I would guess for the multi-prize games they got rid of them mostly because of the amount of time it took to play them probably not being worth the low-excitement/reaction level for the games. Roger probably didn't want to retire more than the amount that he did when Drew came in, but once he was fired it was fair game to get rid of some more.

Offline jimme

  • Outside in Line
  • *
  • Posts: 24
Re: What is the process for PG retirement?
« Reply #7 on: July 18, 2018, 08:23:44 PM »
I once got an e-mail reply to my question what Split Decision was retired?  They replied (paraphrasing), "Bob said contestants found the game difficult to understand, and asked that it be retired."

Offline Thatgameshowguy

  • Walking the Golden Road
  • ****
  • Posts: 329
  • Only here to play CSS.
Re: What is the process for PG retirement?
« Reply #8 on: July 27, 2018, 07:51:49 PM »
I know I'm a bit late to the thread, but I'll add in this quote seen on the CBS website in 2002...

Quote
Games are retired because they donít seem to spark the same enthusiasm of other games.
YES! You have them all right! You win $2,500! You will putt from the closest line!

Jhc2010 putts from the closest line and WINS!!!

Congratulations! Those 2 cars are yours! Now we go to the Showcase Showdown! You will spin first. Pick a number between 1 and 20.

Offline actual_retail_tice

  • Double Showcase Winner
  • ******
  • Posts: 1303
    • It's a trip to Washington, DC!
Re: What is the process for PG retirement?
« Reply #9 on: July 28, 2018, 07:44:34 AM »
I think that only tells part of the story. Itís true that audience enthusiasm has been a deciding factor for retiring games, but usually only if there was something else wrong with the game where the staff needed to determine whether or not it was worth keeping.

"Atinale el precio" moment: Contestant Laila has jumped into Marco's arms and taken his microphone.

Laila: "How much do I weigh? Give me your bid."
Marco: "Er...without going over?"

Offline GuyWithFace

  • Double Showcase Winner
  • ******
  • Posts: 2910
  • Attempted Sane Person
Re: What is the process for PG retirement?
« Reply #10 on: July 28, 2018, 10:28:59 AM »
And the rules on why to retire a game have certainly changed since 2002 -- Make Your Mark was only retired because nobody wished to tell Drew that he had screwed up the rules, while Barker's Bargain Bar was removed and dismantled for simply having "Barker" in the name.
The above is my opinion and mine alone.

To answer your questions: yes, I am a guy and yes, I have a face. (I also have the occasional spurt of weirdness.)

Quote from: thepriceis_J
People are tired of the f**kery and drama, but if we'd actually talk to each other sometimes instead of a whole bunch of private conversations with other people, it'd go a long way to perhaps fixing the problems most seem to see in the site.

Offline JohnHolder

  • Double Showcase Winner
  • ******
  • Posts: 1496
Re: What is the process for PG retirement?
« Reply #11 on: July 28, 2018, 01:40:30 PM »
And the rules on why to retire a game have certainly changed since 2002 -- Make Your Mark was only retired because nobody wished to tell Drew that he had screwed up the rules, while Barker's Bargain Bar was removed and dismantled for simply having "Barker" in the name.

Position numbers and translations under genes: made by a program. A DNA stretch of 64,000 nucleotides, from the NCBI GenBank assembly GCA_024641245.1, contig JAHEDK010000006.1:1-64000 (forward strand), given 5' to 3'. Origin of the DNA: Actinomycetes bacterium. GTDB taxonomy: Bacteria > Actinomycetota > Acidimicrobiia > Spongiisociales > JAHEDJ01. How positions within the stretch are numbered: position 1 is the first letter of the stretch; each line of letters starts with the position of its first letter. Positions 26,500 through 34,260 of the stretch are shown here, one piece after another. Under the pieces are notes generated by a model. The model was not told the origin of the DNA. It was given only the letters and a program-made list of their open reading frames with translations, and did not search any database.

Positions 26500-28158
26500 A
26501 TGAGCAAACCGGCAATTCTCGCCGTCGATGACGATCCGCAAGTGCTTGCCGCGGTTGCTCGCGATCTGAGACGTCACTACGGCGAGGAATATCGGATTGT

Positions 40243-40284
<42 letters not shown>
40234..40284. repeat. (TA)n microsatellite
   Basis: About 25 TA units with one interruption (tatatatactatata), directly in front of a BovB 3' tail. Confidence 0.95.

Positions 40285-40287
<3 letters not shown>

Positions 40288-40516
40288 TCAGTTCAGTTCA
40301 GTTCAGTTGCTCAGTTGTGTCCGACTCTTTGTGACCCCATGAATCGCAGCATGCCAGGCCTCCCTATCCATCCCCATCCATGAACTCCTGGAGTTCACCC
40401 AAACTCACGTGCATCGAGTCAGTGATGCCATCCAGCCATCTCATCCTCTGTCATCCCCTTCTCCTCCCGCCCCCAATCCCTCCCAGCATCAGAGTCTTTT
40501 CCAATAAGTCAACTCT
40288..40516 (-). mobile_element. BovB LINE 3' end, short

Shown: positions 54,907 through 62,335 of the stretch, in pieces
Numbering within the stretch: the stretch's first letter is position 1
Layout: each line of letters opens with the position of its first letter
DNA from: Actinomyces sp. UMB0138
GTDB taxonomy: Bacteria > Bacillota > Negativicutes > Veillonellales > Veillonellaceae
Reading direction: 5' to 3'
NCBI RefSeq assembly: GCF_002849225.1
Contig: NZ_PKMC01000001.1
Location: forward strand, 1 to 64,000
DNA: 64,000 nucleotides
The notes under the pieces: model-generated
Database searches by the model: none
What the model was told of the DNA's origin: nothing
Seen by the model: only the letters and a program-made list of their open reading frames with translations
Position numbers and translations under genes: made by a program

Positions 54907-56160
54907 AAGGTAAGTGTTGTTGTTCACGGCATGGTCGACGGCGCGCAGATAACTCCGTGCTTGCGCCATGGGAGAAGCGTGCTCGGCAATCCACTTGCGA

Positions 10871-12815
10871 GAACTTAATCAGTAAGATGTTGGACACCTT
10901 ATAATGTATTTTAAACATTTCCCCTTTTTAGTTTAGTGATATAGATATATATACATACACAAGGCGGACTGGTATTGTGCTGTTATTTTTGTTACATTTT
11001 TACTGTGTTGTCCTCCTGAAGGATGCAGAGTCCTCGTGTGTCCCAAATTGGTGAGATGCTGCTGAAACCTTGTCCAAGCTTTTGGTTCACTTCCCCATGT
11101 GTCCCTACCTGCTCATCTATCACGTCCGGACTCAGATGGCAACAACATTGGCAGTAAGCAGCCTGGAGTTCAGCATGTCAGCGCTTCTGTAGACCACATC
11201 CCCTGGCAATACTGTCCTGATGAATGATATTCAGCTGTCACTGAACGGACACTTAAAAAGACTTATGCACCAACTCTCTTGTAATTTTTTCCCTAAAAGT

I thought MYM was retired because they didnít trust him to be able to explain it correctly in the future. BBB was brought back eventually without the Barker.

Offline b_masters8

  • Walking the Golden Road
  • ****
  • Posts: 278
Re: What is the process for PG retirement?
« Reply #12 on: July 28, 2018, 02:55:49 PM »
BBB was brought back eventually without the Barker.

That's right-- as Bargain Game, which I think is a pretty good and quick game!

Offline GuyWithFace

  • Double Showcase Winner
  • ******
  • Posts: 2910
  • Attempted Sane Person
Re: What is the process for PG retirement?
« Reply #13 on: July 28, 2018, 03:52:32 PM »
I thought MYM was retired because they didnít trust him to be able to explain it correctly in the future.
Not quite. Drew incorrectly explained the $500 (saying that the contestant would still win it if they opted not to switch the third mark and lost), nobody was willing to correct him, they let the game continue with his incorrect explanation as the "new rules", then retired the game after the taping.

BBB was brought back eventually without the Barker.
Yes, but I would argue that it could easily have been done in 2008 or 2009 without trashing the set and taking the game out of the rotation for three years.
« Last Edit: July 28, 2018, 03:58:52 PM by GuyWithFace »
The above is my opinion and mine alone.

To answer your questions: yes, I am a guy and yes, I have a face. (I also have the occasional spurt of weirdness.)

Quote from: thepriceis_J
People are tired of the f**kery and drama, but if we'd actually talk to each other sometimes instead of a whole bunch of private conversations with other people, it'd go a long way to perhaps fixing the problems most seem to see in the site.

Offline Casey

  • Double Showcase Winner
  • ******
  • Posts: 1176
Re: What is the process for PG retirement?
« Reply #14 on: July 28, 2018, 07:13:43 PM »
And the rules on why to retire a game have certainly changed since 2002 -- Make Your Mark was only retired because nobody wished to tell Drew that he had screwed up the rules, while Barker's Bargain Bar was removed and dismantled for simply having "Barker" in the name.
Please then explain why Super Saver was retired?